9.     Trinitarian spirituality is one of solidarity between and among persons. It is a way of living the gospel attentive to the requirements of justice, understood as rightly ordered relationships between and among persons. This entails working to overcome obstacles to full human flourishing posed by evil and sin. Sin may be understood as the failure to discern and build a community of rightly ordered relationships, the inability or unwillingness to respect the interdependence of all human and nonhuman life, and as the divisiveness that ruptures the harmony between God and human beings. 


   10.   A Christian spirituality informed by a proper understanding of the Trinity is wholly oriented to the God who is its source and end. It is a way of living through participation in the very life of God by communion with the Word of God in the power of the Holy Spirit, and communion with all creatures. Prayer, ascetical discipline, study, apostolic activity, the rigors of marriage and family life, the works of mercy, and especially the celebration of the paschal mystery in word and sacrament – all increase participation in divine life. 


   11.   The traditional contrast between active and contemplative forms of spirituality can no longer be sustained. Contemplation of God should lead to loving action on the behalf of others, and Christian action should be rooted in the insights of contemplative life. 


   12.   The God who “dwells in light inaccessible” is, strictly speaking, unknowable and incomprehensible. Apophasis and the via negative are important means of recognizing the ineffability of divine mystery. Even so, the God of salvation history is a self-revealing God who desires communion with all creatures. Thus, even though the mystery of God is in some sense unspoken and unspeakable, what we do know or say of God rests on how God exists for us, how God manifests and shares divine life in human history, personality, and society.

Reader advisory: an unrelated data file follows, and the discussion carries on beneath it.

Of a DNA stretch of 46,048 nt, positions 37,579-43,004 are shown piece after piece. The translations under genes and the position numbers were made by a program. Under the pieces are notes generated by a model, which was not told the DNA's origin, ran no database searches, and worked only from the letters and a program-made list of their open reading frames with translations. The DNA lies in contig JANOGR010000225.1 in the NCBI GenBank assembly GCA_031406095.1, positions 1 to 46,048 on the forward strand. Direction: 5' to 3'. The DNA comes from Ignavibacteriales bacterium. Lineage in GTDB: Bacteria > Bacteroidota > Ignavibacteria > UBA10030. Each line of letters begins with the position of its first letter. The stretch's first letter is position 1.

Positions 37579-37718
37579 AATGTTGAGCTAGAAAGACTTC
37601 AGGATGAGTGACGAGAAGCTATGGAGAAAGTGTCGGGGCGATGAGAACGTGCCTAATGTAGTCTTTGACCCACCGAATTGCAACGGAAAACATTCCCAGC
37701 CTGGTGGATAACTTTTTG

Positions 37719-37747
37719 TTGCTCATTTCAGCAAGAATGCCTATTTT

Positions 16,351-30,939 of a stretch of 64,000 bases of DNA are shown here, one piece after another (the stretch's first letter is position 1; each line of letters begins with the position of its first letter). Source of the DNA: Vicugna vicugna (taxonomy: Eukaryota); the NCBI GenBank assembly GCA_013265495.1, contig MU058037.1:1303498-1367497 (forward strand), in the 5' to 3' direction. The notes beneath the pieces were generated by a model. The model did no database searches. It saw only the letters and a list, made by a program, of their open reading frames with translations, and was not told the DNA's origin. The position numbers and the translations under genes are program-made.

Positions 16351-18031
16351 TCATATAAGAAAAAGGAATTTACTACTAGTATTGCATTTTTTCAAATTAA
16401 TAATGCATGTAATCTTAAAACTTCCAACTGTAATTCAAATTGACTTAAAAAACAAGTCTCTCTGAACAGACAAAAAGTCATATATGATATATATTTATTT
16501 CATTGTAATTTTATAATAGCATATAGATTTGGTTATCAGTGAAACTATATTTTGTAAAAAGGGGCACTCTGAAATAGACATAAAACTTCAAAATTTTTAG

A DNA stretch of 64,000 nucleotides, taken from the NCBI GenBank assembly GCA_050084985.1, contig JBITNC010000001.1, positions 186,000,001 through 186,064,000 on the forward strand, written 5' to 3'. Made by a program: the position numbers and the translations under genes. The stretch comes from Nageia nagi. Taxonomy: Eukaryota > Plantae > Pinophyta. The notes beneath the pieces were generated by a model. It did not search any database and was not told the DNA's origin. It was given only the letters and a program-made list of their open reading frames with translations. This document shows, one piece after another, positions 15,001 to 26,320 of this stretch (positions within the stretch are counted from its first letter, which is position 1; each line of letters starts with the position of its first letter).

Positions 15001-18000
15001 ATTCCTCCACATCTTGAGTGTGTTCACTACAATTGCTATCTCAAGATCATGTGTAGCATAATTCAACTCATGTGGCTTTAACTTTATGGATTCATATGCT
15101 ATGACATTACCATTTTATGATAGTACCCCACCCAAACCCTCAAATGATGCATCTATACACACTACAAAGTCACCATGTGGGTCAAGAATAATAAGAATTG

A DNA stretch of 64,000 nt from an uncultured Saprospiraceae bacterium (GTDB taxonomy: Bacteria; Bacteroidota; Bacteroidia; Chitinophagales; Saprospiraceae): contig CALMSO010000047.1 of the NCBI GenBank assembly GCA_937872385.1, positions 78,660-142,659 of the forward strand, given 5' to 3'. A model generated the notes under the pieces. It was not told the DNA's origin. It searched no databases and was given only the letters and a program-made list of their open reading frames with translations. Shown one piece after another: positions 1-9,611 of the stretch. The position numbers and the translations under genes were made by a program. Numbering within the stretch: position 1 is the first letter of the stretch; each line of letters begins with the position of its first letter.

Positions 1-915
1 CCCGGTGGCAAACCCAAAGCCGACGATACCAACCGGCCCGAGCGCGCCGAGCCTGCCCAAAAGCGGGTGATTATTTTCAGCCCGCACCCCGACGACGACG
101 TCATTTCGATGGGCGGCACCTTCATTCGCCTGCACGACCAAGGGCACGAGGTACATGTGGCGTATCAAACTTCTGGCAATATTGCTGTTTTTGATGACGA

13.   The mystery of God cannot be controlled or dissected by Christian theology nor fully grasped within a Christian spirituality. The mystery of God is the magnet for a contemplative gaze and the prayer of quiet repose rather than the object of analysis, systematic scrutiny, or theological assertion. 


   14.   Similarly, the mystery of God cannot be controlled or thoroughly analysed within any one religious tradition. Hence the importance of recognizing the insights of various religious traditions in order to come to a fuller understanding of the mystery of God. Although the doctrine of the Trinity is the specifically Christian way of speaking of God, it is looked upon by many as the most fertile domain for ecumenical, interfaith, and interreligious dialogue, precisely because it is an attempt to speak the truth about the ultimate mystery of God. In the interfaith and interreligious dialogues, consideration needs to be given to the question of whether doctrinal differences among religious traditions can be or ought to be reconciled by finding convergences in mystical experiences. 


   15.   A Trinitarian theology of God applied to the order of creation gives rise to a lively sense of stewardship for the goods of creation. A Trinitarian Christian spirituality provides fertile ground for exploring the relationship between human and nonhuman life in such a way as to throw light on current ecological themes such as the interdependence of various forms of life. 


Source: Adapted from Catherine Mowry LaCugna and Michael Downey, “Trinitarian Spirituality”, in The New Dictionary of Catholic Spirituality, ed. Michael Downey (Collegeville, MN: The Liturgical Press, 1993), 979-982.